Soliloquy For Pan Edited by Mark Beech. Book review

Soliloquy For Pan Edited by Mark Beech, Egaeus Books, h/b, £35

Reviewed by Matthew Johns

Limited to just 300 copies, this latest from Egaeus is a stunning tome filled with tales of, and inspired by the Greek god of the wild, Pan.  Beings with the hindquarters, legs and horns of a goat abound, playing music from their syrinx (pan pipes) while bewitching humans and animals alike.

This is a real mixture of prose – some poems (“A Magical Invocation of Pan” by Dion Fortune, “Pan With Us” by Robert Frost), some that feel like historical essays exploring the meaning of Pan (“The Rebirthing of Pan” by Adrian Ecklersley, “The Role of Pan in Ritual, Magic and Poetry” by Dian Champigny, “Faun and Flora: A Garden for the Goat-God Pan” by Sheryl Humphrey), even a short by Robert Louis Stevenson (yes, that Robert Louis Stevenson) entitled “Pan’s Pipes”.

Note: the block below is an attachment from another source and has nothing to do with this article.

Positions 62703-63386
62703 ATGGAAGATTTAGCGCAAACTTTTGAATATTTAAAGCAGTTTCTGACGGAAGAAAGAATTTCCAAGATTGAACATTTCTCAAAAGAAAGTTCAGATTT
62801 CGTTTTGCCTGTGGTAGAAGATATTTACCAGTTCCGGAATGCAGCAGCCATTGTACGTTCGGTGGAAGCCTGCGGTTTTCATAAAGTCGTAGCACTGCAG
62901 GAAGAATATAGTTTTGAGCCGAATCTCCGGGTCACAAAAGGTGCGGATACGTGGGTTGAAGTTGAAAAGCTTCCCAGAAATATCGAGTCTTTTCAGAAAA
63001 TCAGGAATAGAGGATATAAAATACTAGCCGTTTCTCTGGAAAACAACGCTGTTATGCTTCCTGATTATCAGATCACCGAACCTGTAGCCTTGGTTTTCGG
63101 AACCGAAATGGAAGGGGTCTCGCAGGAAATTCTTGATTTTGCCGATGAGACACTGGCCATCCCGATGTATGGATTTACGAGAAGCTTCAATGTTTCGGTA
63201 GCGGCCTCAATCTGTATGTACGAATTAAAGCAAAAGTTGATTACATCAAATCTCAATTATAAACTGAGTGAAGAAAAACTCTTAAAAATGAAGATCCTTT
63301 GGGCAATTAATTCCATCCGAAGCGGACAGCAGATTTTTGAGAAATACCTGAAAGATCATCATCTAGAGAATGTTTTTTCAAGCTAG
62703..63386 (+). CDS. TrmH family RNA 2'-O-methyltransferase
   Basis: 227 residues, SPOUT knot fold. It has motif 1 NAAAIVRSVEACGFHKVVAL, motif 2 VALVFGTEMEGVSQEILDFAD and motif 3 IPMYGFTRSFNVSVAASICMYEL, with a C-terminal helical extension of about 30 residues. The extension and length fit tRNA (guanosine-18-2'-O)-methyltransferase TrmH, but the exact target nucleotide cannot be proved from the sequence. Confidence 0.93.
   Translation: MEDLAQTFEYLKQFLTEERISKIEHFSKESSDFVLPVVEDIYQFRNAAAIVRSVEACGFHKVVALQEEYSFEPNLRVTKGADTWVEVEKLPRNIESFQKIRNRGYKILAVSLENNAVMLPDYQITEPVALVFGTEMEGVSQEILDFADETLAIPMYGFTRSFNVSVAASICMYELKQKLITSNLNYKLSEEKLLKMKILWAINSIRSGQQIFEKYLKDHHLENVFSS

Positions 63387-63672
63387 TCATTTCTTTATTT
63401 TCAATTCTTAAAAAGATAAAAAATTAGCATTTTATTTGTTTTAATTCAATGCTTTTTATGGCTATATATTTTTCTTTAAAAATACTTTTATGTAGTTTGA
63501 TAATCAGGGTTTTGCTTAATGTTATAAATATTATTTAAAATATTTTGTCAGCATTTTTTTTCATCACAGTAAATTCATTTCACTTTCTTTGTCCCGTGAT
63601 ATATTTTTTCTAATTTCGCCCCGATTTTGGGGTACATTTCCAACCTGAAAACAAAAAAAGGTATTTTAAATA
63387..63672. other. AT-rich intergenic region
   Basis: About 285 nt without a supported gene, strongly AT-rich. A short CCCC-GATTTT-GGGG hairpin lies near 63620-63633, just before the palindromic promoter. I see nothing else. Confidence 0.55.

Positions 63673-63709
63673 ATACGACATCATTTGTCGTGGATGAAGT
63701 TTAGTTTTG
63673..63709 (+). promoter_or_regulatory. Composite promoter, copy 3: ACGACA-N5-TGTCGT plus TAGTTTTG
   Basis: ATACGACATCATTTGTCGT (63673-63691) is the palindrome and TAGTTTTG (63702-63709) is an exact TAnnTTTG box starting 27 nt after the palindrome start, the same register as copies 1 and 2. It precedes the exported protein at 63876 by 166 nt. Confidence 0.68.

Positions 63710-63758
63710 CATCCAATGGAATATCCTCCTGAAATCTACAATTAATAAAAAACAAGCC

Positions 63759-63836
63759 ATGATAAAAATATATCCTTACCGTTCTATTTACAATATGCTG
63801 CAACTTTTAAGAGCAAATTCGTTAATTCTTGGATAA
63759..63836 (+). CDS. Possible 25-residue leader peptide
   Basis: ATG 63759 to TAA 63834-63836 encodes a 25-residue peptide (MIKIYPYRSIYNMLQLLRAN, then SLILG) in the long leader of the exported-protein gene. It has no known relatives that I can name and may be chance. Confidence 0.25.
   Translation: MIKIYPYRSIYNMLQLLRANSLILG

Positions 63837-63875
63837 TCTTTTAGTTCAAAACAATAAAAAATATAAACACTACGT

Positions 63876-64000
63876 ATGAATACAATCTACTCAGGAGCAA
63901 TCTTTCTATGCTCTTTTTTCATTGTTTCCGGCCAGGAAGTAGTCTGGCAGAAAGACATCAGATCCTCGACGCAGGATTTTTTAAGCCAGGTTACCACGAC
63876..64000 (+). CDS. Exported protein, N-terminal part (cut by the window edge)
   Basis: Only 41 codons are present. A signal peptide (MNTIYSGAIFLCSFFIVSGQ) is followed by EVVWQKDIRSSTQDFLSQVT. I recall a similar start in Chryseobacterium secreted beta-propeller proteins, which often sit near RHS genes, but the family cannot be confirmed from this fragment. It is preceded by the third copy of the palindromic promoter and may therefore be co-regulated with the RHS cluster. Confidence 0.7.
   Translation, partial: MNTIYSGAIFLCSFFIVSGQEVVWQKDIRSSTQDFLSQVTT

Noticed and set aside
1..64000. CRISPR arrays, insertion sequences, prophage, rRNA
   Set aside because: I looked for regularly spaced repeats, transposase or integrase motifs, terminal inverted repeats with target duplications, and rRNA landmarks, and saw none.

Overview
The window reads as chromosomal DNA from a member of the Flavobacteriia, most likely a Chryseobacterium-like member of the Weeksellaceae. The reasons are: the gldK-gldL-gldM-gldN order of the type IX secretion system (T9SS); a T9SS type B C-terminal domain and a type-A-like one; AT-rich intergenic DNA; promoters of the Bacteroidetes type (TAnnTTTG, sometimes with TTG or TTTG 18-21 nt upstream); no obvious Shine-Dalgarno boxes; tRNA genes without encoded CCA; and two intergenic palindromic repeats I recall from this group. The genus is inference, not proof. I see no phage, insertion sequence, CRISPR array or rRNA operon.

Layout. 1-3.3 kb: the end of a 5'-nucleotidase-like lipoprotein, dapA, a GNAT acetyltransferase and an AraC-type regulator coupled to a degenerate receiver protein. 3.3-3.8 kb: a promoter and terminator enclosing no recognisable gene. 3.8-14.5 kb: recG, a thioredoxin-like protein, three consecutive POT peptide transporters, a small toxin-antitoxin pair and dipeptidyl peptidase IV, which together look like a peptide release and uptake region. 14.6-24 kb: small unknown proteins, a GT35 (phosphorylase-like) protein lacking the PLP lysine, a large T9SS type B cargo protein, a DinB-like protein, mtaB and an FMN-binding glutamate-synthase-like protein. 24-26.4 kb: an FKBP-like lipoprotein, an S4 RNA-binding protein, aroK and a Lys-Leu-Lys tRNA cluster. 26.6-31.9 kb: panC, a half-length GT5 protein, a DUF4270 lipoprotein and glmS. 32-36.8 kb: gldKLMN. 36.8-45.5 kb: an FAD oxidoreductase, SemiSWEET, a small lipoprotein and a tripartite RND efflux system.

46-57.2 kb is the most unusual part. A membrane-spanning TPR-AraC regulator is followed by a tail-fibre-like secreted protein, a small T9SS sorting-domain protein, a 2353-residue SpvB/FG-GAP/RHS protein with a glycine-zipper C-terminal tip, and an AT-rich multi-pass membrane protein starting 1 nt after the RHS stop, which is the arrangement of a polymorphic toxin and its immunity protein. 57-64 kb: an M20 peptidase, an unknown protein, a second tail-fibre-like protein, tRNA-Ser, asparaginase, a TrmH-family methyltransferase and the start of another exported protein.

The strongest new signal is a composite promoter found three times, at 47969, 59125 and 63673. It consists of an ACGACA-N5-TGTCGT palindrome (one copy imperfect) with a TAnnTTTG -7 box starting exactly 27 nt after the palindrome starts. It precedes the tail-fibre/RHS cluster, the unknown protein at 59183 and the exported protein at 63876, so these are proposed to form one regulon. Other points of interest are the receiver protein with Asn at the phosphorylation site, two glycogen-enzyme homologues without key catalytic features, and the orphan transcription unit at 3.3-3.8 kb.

Some are longer than others – in “The Secret Woods” by Lynda E. Rucker, Diana returns to her home to visit family.  A bit of a wild-child with a disturbed past, and a history of playing with Pan, she finds it hard to settle down and relate to people who haven’t experienced life with Pan.

A fascinating collection of tales, all of varying lengths, styles and genres, there is something for everyone within these pages.